Taking Responsibility for Own Health Often Not Enough

FRIDAY, March 25 (HealthDay News) -- Most people want to take responsibility for their health but many fail to follow through with healthy lifestyle habits, finds a new survey.

The statewide poll of Pennsylvania adults aged 21 and older found that 93.3% of respondents believe they are more responsible for their personal health than their doctor, 4.3% said their doctor was more responsible and 2.3% didn't know.

The survey also found that 32.5% of respondents said they do not engage in planned exercise on a weekly basis, 48.7% exercise three or more times weekly, 43.4% get two or more hours of exercise a week, and 39.1% exercise less than an hour a week.

Only one-quarter of respondents said they avoid high-salt foods and less than one-third pay attention to the amount of salt in foods they consume, according to the survey by the Institute for Good Medicine at the Pennsylvania Medical Society (PAMED).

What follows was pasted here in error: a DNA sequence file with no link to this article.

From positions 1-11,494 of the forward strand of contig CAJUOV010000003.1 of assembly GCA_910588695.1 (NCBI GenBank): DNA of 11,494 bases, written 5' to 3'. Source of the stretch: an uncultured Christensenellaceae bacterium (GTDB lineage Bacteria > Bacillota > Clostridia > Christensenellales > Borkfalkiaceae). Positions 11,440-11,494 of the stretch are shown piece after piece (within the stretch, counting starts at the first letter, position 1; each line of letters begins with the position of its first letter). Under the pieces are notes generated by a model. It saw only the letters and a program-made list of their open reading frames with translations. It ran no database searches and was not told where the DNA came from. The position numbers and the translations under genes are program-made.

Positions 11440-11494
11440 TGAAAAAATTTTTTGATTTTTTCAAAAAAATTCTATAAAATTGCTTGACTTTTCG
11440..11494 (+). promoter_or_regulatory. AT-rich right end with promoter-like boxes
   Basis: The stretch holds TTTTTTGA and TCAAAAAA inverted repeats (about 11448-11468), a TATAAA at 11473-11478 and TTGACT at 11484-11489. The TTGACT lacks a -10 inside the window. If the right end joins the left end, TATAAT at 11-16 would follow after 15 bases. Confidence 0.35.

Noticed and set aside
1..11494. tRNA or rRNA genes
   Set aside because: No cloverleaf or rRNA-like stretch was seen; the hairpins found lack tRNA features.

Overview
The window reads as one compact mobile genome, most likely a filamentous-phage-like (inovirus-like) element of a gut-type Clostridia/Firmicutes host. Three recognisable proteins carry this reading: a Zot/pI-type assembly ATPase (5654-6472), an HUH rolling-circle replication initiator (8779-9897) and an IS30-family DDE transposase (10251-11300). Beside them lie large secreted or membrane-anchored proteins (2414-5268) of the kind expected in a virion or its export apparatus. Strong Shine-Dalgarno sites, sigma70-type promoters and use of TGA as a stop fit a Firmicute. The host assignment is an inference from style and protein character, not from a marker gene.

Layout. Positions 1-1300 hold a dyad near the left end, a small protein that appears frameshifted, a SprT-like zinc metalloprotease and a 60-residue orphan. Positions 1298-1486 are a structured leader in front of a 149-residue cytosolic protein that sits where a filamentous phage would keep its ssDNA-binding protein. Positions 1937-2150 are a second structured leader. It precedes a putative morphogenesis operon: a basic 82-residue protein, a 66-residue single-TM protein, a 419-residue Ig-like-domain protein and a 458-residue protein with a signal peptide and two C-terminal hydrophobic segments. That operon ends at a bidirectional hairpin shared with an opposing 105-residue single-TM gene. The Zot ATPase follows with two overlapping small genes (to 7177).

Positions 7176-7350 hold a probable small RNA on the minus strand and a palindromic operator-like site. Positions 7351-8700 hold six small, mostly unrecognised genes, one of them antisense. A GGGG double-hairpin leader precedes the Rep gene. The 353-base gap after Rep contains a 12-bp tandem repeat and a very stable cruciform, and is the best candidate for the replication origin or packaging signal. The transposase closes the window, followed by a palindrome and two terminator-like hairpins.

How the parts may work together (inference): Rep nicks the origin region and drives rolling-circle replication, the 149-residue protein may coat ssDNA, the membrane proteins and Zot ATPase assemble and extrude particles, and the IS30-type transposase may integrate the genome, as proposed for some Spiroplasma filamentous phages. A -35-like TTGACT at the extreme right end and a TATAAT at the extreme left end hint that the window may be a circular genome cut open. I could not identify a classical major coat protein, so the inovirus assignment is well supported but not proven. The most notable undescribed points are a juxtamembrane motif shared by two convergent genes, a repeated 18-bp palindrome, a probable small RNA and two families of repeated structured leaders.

In addition, only one in five participants said their employer offers a wellness program, and only about 5% said their employer offers healthy snack options in vending machines, the survey found.

"I'm glad to see that Pennsylvanians believe they are more responsible for their own health. That's a good start, but you can see how it can be a struggle as there are many hurdles to clear if they want to achieve better health," PAMED president Dr. Ralph Schmeltz said in a society news release.

-- Robert Preidt

MedicalNewsCopyright © 2011 HealthDay. All rights reserved.


SOURCE: Pennsylvania Medical Society, news release, March 16, 2011

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